Subprime loans taken out in 2005 and 2006 have begun to experience increased payments. My department believes that 80 percent of sub-prime loans are sound. As you know, the Chairman of the Federal Reserve recently confirmed that most sub-prime loans will remain secure. But the other roughly 20 percent of these subprime loans are headed for trouble. These borrowers are, or will, have difficulty affording the new higher payments. And another round of loan adjustments are due in 2008.
We can help some of these people through HUD's Federal Housing Administration. There are tens of thousands of homeowners whose reset rates are about to hit like a ton of bricks who could benefit from refinancing into federally-insured mortgages."Our lenders" foreclosure rate of 1.3 percent is half the subprime average. FHA and its lenders actively work with people who are running into financial difficulty. They do this by extending their loans terms, temporarily reducing their payments, or making a partial claim through the FHA insurance fund.
The third problem is a loss of confidence by citizens and by some of our financial experts. The lesson they draw from the subprime situation is that homeownership shouldn't be for everyone and that the homeownership rate hit a ceiling. I strongly disagree. Despite the problems in the market right now, homeownership as a goal is a good thing. I recognize homeownership is not for everyone. But it should be an available option for all families. When we have problems, like the exotic sub-prime loan market, we cannot retreat from our homeownership commitment. We can't just say, "Well, some people just shouldn't own a home." We can't abandon the American Dream.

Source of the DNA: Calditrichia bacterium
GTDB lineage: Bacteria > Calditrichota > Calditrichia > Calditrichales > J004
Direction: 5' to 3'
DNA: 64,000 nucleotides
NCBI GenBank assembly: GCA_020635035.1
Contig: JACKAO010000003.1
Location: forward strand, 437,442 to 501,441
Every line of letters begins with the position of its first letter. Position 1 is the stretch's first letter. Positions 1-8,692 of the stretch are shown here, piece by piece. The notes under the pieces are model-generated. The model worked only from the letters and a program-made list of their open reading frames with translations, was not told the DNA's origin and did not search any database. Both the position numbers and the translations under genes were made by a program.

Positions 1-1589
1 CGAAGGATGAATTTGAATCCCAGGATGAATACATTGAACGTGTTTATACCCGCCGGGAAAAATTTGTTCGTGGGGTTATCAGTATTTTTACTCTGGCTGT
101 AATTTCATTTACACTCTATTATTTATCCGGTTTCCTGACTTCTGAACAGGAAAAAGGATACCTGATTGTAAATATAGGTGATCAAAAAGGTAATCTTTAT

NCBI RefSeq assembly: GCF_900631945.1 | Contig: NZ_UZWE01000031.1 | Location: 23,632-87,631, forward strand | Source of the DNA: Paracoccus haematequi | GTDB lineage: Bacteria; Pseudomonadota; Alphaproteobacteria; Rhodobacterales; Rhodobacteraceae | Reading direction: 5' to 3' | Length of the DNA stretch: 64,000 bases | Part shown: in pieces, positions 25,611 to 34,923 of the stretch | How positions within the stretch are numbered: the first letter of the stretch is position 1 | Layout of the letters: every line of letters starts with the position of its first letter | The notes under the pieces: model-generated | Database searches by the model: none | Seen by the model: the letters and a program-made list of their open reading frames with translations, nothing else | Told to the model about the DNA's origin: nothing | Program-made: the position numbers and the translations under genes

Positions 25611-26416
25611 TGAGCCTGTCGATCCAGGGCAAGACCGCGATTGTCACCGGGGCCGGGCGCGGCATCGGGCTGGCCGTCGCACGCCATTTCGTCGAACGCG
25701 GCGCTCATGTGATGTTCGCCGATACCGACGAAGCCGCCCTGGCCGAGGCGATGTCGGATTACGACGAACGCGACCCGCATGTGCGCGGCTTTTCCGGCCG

Americans who are turned away from the prime lenders still deserve a chance at the Dream. So you will never hear me say that all subprime lenders are bad. As Alan Greenspan said, the subprime market further "democratized" access to credit, which has helped expand opportunities for a wider array of people.
But we must have enough foresight to head-off future problems by acting now. In other words, we can address upcoming subprime problems if we have the wisdom to get ahead of the curve. And we had better get ahead of the curve!!!
One way to do this is through legislation to modernize the FHA. We need this reform now!!! President Bush and I have repeatedly urged Congress to act.